Project description:The study hypothesis was that a target-specific anticoagulant would allow successful home treatment of selected patients with deep vein thrombosis (DVT) and pulmonary embolism (PE) diagnosed in two urban emergency departments (EDs).A protocol was established for treating low-risk DVT or PE patients with rivaroxaban and clinic, follow-up at both 2 to 5 weeks, and 3 to 6 months. Patients were determined to be low-risk by using a modified version of the Hestia criteria, supplemented by additional criteria for patients with active cancer. Acceptable outcome rates were defined as venous thromboembolism (VTE) recurrence ? 2.1% or bleeding ? 9.4% during treatment. VTE recurrence required positive imaging of any VTE. The International Society of Thrombosis and Hemostasis definition of major or clinically relevant nonmajor bleeding was used.From March 2013 through April 2014, a total of 106 patients were treated. Seventy-one (68%) had DVT, 30 (28%) had PE, and five (3%) had both, representing 51% of all DVTs and 27% of all PEs diagnosed in both EDs during the period of study. The 106 patients have been followed for a mean (±SD) of 389 (±111) days (range = 213 to 594 days). No patient had VTE recurrence, and no patient had a major or clinically relevant bleeding event while on therapy (none of the 106, 0%, 95% confidence interval [CI] = 0% to 3.4%). However, three patients 2.8% (95% CI = 1% to 8%) had recurrent DVT after cessation of therapy.Patients diagnosed with VTE and immediately discharged from the ED while treated with rivaroxaban had a low rate of VTE recurrence and bleeding.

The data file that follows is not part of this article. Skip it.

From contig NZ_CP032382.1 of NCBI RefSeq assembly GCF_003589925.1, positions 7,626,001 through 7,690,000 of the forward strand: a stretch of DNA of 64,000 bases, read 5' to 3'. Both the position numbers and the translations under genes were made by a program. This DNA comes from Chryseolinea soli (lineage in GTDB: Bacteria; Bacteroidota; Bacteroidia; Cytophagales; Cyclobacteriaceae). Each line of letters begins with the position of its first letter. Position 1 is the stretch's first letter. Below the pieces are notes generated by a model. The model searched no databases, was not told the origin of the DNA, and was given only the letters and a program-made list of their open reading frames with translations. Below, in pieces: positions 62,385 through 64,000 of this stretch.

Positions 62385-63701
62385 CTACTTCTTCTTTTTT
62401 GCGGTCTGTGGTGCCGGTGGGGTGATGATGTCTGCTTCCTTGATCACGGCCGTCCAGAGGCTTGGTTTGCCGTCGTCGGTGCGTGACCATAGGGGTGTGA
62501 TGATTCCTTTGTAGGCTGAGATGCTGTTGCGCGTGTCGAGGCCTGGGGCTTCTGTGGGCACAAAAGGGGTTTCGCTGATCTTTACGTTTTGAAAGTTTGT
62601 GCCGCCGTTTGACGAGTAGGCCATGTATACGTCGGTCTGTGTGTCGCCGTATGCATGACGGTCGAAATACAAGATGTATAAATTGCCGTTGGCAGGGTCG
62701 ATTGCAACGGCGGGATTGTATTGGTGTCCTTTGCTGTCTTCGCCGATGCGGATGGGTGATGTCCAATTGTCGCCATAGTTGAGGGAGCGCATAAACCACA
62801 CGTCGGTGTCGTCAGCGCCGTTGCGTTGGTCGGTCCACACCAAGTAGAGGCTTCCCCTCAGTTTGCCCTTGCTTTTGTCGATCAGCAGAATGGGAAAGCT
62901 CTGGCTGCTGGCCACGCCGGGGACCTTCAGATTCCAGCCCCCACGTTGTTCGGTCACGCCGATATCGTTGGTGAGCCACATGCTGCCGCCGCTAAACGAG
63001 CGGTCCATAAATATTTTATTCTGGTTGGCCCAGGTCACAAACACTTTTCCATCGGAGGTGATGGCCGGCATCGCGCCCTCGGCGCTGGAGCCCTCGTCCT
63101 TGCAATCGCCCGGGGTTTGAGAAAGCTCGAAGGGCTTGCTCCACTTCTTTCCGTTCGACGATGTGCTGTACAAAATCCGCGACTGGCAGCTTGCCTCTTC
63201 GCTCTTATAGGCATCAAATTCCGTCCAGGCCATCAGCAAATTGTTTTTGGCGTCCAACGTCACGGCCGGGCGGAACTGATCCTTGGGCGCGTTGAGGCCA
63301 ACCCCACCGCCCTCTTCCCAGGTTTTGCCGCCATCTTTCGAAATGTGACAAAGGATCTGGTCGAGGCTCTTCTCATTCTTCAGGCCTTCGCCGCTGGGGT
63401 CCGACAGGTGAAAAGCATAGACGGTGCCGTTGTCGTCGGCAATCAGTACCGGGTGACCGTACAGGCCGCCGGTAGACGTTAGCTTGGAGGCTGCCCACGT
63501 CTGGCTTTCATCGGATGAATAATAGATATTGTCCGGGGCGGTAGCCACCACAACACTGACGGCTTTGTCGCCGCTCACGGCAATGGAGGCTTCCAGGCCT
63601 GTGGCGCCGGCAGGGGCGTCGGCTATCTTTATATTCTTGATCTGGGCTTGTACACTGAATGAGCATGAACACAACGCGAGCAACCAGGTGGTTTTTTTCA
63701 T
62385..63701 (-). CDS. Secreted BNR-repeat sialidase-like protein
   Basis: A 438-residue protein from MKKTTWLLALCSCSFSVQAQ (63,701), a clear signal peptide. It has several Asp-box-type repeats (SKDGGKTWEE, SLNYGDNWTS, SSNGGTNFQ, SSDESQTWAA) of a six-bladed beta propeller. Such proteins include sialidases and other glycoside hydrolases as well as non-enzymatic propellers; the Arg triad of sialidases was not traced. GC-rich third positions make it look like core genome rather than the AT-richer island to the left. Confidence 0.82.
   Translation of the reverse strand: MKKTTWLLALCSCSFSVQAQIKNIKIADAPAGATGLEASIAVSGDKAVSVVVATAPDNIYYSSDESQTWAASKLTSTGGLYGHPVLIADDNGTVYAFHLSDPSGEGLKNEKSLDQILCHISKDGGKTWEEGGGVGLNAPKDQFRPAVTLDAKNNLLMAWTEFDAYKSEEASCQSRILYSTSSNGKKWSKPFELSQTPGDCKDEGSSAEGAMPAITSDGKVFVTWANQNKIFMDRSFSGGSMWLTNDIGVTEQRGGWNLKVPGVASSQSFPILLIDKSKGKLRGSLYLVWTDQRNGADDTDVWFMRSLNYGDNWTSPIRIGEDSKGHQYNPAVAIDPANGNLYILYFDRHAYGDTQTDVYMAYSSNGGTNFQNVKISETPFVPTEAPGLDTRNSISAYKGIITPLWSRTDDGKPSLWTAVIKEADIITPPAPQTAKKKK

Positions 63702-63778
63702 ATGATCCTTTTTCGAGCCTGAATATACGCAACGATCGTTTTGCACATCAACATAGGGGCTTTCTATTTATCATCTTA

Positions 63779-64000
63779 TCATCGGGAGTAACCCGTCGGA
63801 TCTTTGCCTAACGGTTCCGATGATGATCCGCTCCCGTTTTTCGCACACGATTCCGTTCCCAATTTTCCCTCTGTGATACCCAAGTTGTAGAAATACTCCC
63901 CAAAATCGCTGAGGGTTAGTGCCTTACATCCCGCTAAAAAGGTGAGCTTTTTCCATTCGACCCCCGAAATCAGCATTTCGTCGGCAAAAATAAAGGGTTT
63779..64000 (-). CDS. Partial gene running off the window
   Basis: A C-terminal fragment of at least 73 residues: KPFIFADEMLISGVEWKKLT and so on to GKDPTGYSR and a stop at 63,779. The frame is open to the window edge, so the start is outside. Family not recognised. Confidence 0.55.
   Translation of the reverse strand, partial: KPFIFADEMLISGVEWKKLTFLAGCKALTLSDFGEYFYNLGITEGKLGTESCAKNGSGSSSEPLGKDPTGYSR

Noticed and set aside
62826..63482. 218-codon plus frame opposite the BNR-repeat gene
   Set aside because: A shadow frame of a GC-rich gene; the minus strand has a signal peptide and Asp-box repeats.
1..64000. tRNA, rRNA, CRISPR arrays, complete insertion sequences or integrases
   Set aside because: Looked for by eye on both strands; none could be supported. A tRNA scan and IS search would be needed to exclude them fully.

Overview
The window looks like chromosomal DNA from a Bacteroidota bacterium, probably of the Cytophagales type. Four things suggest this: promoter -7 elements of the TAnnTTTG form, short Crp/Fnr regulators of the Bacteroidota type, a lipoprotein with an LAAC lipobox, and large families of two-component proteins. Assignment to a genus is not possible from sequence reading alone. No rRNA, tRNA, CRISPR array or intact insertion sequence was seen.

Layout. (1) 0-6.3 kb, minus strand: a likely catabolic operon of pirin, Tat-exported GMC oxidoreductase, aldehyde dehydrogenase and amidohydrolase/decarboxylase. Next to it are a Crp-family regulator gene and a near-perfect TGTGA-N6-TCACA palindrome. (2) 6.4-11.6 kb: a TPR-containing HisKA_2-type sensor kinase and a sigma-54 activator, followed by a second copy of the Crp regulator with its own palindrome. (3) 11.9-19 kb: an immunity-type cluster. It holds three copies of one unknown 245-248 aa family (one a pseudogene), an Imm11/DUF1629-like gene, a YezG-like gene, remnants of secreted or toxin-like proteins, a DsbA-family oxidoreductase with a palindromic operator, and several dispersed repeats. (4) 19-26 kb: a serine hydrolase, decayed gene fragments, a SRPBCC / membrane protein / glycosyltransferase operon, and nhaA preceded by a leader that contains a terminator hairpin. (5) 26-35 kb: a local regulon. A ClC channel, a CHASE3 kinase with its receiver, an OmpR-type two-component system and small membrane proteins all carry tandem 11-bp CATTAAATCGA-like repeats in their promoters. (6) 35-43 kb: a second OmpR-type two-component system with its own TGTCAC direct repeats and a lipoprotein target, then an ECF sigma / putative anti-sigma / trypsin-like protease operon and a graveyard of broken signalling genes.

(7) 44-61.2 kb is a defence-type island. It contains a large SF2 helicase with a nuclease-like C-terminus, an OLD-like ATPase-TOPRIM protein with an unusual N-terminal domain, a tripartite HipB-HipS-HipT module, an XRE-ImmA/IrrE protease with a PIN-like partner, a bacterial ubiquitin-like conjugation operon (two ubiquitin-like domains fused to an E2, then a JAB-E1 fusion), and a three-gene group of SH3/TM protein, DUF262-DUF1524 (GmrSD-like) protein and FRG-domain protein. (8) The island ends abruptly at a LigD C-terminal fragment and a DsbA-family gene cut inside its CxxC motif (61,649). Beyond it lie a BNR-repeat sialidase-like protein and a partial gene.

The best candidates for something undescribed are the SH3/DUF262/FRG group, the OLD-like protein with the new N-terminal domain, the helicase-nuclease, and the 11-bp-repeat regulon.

Project description:BACKGROUND:Ulinastatin is a type of glycoprotein and a nonspecific wide-spectrum protease inhibitor like antifibrinolytic agent aprotinin. Whether Ulinastatin has similar beneficial effects on blood conservation in cardiac surgical patients as aprotinin remains undetermined. Therefore, a systematic review and meta-analysis were performed to evaluate the effects of Ulinastatin on perioperative bleeding and transfusion in patients who underwent cardiac surgery. METHODS:Electronic databases were searched to identify all clinical trials comparing Ulinastatin with placebo/blank on postoperative bleeding and transfusion in patients undergoing cardiac surgery. Primary outcomes included perioperative blood loss, blood transfusion, postoperative re-exploration for bleeding. Secondary outcomes include perioperative hemoglobin level, platelet counts and functions, coagulation tests, inflammatory cytokines level, and so on. For continuous variables, treatment effects were calculated as weighted mean difference (WMD) and 95% confidential interval (CI). For dichotomous data, treatment effects were calculated as odds ratio and 95% CI. Statistical significance was defined as P?<?.05. RESULTS:Our search yielded 21 studies including 1310 patients, and 617 patients were allocated into Ulinastatin group and 693 into Control (placebo/blank) group. There was no significant difference in intraoperative bleeding volume, postoperative re-exploration for bleeding incidence, intraoperative red blood cell transfusion units, postoperative fresh frozen plasma transfusion volumes and platelet concentrates transfusion units between the 2 groups (all P?>?.05). Ulinastatin reduces postoperative bleeding (WMD = -0.73, 95% CI: -1.17 to -0.28, P?=?.001) and red blood cell (RBC) transfusion (WMD?=?-0.70, 95% CI: -1.26 to -0.14, P?=?.01), inhibits hyperfibrinolysis as manifested by lower level of postoperative D-dimer (WMD?=?-0.87, 95% CI: -1.34 to -0.39, P?=?.0003). CONCLUSION:This meta-analysis has found some evidence showing that Ulinastatin reduces postoperative bleeding and RBC transfusion in patients undergoing cardiac surgery. However, these findings should be interpreted rigorously. Further well-conducted trials are required to assess the blood-saving effects and mechanisms of Ulinastatin.